Reconnecting People | Once a property has been restored, Urban Homeworks works to connect neighbor to neighbor to create a livable, robust community with a strong sense of home. The result is a rich exchange between households that reweaves a sense of community through day-to-day activities.
Breanna Schneidermann, Urban Neighbor
This is a reality for American Indians in Minnesota. On a recent Urban Neighbor trip, we spent time discovering American Indian Sacred Places and learned that within almost every state park in Minnesota are reserved plots of land that can’t be touched out of ‘respect’ for the sacred places that existed there way before we claimed the land for our parks. What that means is that our American Indian friends have to pay an entrance fee to step foot into their own sanctuaries. I know I would think twice about how often I went to church if I had to pay an outside/unrelated organization to do so – I might also feel a bit of righteous indignation.
Shortly after, we drove to one of the first concentration camps in US history and found out that it’s the site where the families of the victims of the largest single-day execution in American history (The Dakota 38) were exiled. We sat in a circle on the soil once-stained by native leaders, then followed our guides, Jim Bear Jacobs and Bob, as they talked with us about being spatially-oriented as American Indians. They step onto this sacred ground and feel everyone who has walked on it before them and asked us to explore the realms of possibility that are opened when we embrace native spirituality in the way of Jesus... Jim Bear reflected on the liberation that came to him when he realized that he can be both Native and Christian—and that his Christianity takes on infinitely greater dimensions when he gave himself permission to understand it as both/and rather than either/or.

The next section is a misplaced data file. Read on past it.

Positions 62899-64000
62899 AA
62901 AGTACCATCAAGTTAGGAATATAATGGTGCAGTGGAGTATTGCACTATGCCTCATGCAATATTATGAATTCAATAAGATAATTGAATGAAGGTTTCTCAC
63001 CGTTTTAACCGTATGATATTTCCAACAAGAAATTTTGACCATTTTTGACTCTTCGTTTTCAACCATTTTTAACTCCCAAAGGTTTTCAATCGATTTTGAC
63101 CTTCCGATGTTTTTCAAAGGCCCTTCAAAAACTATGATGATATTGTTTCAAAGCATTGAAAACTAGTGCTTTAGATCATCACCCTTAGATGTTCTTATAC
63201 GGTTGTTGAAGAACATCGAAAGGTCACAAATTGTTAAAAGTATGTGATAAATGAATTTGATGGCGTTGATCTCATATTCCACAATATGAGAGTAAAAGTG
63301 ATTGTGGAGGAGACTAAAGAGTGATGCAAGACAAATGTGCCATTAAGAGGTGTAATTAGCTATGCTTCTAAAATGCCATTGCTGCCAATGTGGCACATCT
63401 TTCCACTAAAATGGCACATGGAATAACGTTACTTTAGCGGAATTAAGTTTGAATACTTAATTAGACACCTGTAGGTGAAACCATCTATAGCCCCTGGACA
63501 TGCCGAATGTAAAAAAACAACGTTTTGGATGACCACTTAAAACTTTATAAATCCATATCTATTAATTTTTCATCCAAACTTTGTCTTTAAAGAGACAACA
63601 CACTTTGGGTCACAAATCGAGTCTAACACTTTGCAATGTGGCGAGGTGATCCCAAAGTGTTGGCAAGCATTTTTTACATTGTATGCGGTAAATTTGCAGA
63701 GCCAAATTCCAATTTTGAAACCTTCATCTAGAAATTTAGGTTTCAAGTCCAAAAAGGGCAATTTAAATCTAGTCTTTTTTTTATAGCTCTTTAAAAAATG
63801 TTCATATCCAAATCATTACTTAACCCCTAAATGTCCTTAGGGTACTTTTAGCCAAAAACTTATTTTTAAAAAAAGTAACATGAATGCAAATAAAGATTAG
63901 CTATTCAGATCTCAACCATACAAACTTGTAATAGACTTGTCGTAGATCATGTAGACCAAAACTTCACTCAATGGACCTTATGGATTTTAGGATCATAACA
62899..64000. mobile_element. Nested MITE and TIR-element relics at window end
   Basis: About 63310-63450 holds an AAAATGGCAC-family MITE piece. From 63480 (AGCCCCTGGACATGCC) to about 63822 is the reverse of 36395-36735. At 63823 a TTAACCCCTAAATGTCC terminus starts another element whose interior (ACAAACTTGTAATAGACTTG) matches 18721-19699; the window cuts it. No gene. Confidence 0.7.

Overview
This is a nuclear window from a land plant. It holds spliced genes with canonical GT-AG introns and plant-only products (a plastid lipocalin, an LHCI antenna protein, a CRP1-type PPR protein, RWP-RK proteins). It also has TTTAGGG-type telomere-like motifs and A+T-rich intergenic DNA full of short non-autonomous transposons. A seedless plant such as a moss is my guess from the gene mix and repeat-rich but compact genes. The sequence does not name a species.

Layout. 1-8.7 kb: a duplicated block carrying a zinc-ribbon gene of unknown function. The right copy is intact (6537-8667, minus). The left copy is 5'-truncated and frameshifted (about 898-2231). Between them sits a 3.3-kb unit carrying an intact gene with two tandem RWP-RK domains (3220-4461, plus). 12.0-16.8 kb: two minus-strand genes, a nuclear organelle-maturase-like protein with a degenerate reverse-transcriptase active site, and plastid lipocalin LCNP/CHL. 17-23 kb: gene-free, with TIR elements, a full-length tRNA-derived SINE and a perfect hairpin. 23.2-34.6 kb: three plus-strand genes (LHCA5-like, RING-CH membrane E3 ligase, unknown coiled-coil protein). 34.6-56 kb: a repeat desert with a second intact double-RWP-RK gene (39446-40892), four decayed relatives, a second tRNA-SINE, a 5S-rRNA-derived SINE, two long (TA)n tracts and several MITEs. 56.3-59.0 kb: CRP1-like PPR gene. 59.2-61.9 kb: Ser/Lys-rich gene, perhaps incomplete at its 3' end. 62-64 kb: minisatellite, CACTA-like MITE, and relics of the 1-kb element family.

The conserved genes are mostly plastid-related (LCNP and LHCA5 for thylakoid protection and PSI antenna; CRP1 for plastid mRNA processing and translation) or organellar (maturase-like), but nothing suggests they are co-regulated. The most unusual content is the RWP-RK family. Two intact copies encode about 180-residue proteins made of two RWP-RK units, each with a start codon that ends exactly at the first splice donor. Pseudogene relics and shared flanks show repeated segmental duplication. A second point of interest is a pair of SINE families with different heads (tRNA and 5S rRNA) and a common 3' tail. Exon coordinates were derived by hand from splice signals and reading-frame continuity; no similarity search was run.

I appreciated the hope that both Jim and Bob expressed and the grace they extended as they discussed the horrific history. It challenged my perspective on forgiveness and reconciliation… It shaped the way I view my American Indian neighbors. It made me wonder, would I be able to forgive if outsiders claimed my church property as theirs and made me pay to get to it?